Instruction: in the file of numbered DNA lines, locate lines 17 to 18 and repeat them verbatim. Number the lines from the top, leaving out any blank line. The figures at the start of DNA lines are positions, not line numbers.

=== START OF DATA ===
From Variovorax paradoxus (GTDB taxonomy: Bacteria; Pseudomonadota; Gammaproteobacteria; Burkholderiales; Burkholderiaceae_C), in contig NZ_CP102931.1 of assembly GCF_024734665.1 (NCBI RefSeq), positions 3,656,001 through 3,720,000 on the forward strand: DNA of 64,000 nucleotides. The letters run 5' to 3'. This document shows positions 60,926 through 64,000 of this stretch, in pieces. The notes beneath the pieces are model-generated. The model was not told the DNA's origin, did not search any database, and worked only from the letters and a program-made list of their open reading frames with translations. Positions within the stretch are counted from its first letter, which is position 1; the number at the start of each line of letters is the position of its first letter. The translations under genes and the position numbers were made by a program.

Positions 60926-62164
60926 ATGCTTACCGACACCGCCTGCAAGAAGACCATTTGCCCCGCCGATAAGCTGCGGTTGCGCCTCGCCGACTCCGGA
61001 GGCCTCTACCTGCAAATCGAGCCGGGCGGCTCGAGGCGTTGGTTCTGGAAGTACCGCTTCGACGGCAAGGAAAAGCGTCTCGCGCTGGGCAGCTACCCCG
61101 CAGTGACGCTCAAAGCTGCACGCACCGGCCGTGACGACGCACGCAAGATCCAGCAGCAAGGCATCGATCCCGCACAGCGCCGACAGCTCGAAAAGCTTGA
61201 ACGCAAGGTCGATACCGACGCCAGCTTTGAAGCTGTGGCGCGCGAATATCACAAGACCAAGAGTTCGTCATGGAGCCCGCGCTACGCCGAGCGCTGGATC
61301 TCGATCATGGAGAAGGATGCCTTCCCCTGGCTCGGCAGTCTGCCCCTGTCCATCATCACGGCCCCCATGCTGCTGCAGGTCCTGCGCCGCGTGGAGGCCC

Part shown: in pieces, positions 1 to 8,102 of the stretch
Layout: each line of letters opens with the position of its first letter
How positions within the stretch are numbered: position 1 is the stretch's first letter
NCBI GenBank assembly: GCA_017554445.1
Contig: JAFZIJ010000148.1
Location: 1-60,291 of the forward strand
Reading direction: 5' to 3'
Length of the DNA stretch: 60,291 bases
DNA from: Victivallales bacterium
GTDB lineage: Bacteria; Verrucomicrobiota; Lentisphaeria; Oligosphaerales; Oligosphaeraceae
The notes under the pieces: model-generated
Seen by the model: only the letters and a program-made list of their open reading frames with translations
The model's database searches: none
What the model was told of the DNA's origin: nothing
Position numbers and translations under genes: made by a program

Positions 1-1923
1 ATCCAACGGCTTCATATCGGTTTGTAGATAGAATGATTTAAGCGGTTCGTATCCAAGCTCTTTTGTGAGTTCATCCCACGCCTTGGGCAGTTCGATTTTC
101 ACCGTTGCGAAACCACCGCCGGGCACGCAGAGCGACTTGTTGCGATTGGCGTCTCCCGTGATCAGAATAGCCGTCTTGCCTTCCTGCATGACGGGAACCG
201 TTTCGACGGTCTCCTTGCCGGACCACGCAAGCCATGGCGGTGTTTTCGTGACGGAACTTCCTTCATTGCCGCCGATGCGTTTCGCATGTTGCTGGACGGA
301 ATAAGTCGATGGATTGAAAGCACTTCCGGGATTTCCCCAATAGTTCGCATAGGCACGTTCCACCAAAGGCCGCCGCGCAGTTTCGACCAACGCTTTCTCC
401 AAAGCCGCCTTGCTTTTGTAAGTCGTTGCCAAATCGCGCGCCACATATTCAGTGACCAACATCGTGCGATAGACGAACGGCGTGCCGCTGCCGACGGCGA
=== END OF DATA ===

GTDB lineage: Bacteria; Verrucomicrobiota; Lentisphaeria; Oligosphaerales; Oligosphaeraceae
The notes under the pieces: model-generated